b) Proportion of people with CKD needing end of life care including those receiving conservative management of established kidney failure, who have a jointly agreed advance care plan.
Numerator – the number of people in the denominator with a jointly agreed advance care plan.
Denominator – the number of people with CKD needing end of life care including those receiving conservative management of established kidney failure.

Description of what the quality statement means for each audience

Service providers ensure that systems are in place to develop current agreed care plans with people who have CKD appropriate to the stage and rate of progression of CKD, including an advance care plan for end of life care if appropriate.
Health and social care professionals develop and maintain current agreed care plans with people who have CKD that is appropriate to the stage and rate of progression of CKD, including an advance care plan for end of life care if appropriate.
Commissioners ensure they commission services that develop and maintain current agreed care plans with people who have CKD appropriate to the stage and rate of progression of CKD, including an advance care plan for end of life care if appropriate.
People with CKD receive information suitable for how advanced their condition is, which explains their condition and the care they will receive, and are involved in decisions about their current and future care.

Source clinical guideline references

Overarching principles of NICE clinical guideline 73 and NICE clinical guideline 114 (see ‘Person-centred care' and ‘Patient-centred care' sections). The Renal Association clinical practice guideline: planning, initiating and withdrawal of renal replacement therapy, recommendation 6.3.

Data source

Structure
Local data collection.
Process
a) Local data collection. Provision of information for patients and carers is contained within NICE clinical guideline 73 audit support, criteria 11 and 12.
b) Local data collection. Contained within The Renal Association clinical practice guideline: planning, initiating and withdrawal of renal replacement therapy, audit measure 18.

Definitions

A care plan incorporates the provision of information on diagnosis and prognosis, multidisciplinary support, education for self care and how future care will be provided. It places emphasis on person-centred care and shared decision-making. A care plan is a process and may take a written, verbal or electronic form to include the following.
All stages:
  • People should feel informed about what CKD is and how it affects them, what they need to do and why it is important for them to do this.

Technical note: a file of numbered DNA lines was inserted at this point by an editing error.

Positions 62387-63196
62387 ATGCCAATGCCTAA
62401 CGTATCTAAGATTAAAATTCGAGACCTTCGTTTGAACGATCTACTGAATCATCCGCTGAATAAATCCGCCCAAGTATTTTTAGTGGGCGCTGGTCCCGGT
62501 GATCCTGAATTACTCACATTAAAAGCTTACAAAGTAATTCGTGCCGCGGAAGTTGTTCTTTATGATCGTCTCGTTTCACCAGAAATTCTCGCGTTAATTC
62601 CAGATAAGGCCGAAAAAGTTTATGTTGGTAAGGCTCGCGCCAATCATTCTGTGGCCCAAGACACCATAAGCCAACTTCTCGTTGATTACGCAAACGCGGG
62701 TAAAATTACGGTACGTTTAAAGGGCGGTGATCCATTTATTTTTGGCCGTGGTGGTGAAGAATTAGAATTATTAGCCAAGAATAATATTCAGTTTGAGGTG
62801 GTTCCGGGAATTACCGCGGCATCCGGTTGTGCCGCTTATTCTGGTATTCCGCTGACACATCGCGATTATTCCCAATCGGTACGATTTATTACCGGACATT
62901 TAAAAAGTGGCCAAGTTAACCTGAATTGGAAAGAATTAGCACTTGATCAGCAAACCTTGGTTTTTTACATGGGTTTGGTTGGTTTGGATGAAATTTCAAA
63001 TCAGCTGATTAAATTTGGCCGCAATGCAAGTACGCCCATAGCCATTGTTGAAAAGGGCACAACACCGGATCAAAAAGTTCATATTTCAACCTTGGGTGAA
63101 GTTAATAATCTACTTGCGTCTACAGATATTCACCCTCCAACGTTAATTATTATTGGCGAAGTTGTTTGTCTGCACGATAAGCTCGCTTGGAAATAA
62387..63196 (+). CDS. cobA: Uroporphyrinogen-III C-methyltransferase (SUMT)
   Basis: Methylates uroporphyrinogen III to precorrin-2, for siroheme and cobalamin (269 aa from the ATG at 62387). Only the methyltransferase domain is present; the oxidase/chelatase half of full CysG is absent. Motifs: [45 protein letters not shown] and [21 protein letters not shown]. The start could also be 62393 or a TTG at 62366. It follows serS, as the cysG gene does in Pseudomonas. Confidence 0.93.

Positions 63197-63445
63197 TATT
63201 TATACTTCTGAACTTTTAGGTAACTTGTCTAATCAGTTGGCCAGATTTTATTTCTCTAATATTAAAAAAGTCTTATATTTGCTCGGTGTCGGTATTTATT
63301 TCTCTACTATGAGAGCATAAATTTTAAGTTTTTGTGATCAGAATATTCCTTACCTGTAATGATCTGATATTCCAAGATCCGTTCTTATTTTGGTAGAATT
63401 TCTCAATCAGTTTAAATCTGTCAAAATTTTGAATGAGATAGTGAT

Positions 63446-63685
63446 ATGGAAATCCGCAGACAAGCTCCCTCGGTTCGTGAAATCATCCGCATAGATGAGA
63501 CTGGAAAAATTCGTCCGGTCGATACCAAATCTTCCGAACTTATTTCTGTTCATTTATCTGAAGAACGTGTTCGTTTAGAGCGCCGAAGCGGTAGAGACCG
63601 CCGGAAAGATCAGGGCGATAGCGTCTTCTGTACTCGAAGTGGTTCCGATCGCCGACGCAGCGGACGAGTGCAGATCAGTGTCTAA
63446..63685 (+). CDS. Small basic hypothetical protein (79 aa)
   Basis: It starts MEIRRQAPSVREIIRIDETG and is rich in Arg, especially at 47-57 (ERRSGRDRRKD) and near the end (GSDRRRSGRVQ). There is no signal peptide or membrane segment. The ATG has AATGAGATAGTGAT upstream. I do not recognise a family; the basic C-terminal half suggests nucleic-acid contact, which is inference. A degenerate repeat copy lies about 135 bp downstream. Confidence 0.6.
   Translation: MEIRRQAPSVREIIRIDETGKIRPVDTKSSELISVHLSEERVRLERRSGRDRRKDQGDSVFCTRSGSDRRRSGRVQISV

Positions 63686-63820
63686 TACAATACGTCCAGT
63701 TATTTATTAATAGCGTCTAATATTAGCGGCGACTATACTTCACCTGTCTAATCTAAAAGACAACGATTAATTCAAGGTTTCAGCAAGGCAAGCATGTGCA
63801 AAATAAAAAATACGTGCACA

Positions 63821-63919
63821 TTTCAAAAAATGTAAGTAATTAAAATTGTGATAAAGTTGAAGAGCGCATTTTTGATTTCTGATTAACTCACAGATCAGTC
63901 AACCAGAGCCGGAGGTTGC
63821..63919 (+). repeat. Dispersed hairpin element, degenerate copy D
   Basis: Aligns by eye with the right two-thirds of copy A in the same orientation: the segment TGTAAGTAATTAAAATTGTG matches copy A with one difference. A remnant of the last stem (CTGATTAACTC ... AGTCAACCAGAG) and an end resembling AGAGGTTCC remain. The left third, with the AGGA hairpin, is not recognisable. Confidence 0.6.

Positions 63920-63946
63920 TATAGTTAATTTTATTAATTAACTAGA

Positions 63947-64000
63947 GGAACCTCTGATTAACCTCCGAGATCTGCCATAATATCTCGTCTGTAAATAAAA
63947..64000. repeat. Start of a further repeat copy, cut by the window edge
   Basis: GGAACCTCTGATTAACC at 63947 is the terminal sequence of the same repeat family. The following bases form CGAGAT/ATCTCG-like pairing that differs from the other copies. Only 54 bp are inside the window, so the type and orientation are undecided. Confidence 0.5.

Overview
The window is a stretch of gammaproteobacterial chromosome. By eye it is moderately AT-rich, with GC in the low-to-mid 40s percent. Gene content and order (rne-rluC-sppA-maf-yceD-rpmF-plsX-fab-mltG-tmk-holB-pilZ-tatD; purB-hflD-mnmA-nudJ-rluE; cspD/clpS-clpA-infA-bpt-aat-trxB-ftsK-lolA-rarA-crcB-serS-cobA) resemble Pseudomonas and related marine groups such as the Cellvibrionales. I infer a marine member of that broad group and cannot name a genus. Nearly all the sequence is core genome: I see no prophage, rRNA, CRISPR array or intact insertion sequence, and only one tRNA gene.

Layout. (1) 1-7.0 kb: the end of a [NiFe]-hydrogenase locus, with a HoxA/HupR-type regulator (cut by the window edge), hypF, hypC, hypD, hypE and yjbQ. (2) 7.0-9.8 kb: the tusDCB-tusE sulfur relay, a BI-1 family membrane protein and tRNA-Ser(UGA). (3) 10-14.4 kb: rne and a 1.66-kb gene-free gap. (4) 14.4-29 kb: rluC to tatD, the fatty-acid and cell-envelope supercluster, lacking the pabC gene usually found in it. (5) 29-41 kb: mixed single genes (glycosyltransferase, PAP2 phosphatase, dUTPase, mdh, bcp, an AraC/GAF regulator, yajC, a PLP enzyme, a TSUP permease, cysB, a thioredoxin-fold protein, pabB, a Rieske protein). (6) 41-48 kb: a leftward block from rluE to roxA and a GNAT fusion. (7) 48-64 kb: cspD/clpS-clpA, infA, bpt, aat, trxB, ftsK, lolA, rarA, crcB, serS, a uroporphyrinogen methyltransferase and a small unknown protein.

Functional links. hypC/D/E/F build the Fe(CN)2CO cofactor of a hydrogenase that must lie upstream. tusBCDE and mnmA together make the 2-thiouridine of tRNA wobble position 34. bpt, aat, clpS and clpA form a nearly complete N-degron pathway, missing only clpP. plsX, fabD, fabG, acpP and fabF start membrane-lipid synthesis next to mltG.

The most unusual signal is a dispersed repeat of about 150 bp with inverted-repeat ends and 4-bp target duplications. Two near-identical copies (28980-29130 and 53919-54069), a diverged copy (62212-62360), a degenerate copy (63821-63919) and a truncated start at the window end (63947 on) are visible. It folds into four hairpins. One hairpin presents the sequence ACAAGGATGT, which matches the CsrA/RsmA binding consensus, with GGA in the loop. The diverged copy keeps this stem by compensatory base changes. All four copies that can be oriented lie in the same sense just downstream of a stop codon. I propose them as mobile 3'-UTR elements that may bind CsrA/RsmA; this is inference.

• Treatments available for CKD, and their advantages and disadvantages.
  • Complications or side effects that may occur as a result of treatment or medication.
  • What people can do to manage and influence their own condition.
  • Information about the ways in which CKD and the treatment may affect people's daily life, social activities, work opportunities and financial situation, including benefits and allowances available.
  • Information about how to cope with and adjust to CKD and sources of psychological support.
  • Drugs that should be used with caution or at reduced dose in people with CKD.
Stages 4–5:
  • Risks and benefits of renal replacement therapy options to ensure informed choice.
  • Information about kidney transplantation, including pre-emptive transplantation.
  • Importance of timely access placement for dialysis.
  • End of life care, including a jointly agreed advance care plan.
People receiving conservative management of kidney disease:
  • Supportive medical care (excluding dialysis and transplantation).
  • Specialist palliative care.
A care plan is current and agreed when it relates to the most recent care delivered as well as forthcoming care that is planned, and when it reflects ongoing shared decision-making between healthcare professionals and the person with CKD.
Renal PatientView enables people with CKD to access online information about their diagnosis, treatment, and latest test results. PatientView is only available from some UK renal units, and for patients who have chosen to participate.
Information about NICE guidance, written specifically for parents and carers, is available for ‘Chronic kidney disease’ (NICE clinical guideline 73) and ‘Anaemia management in people with chronic kidney disease’ (NICE clinical guideline 114).
A guide to implementing kidney care plans is available from NHS Kidney Care.

Equality and diversity considerations

All information about treatment and care should be culturally appropriate. It should also be accessible to people with additional needs such as physical, sensory or learning disabilities, and to people who do not speak or read English. People with CKD should have access to an interpreter or advocate if needed.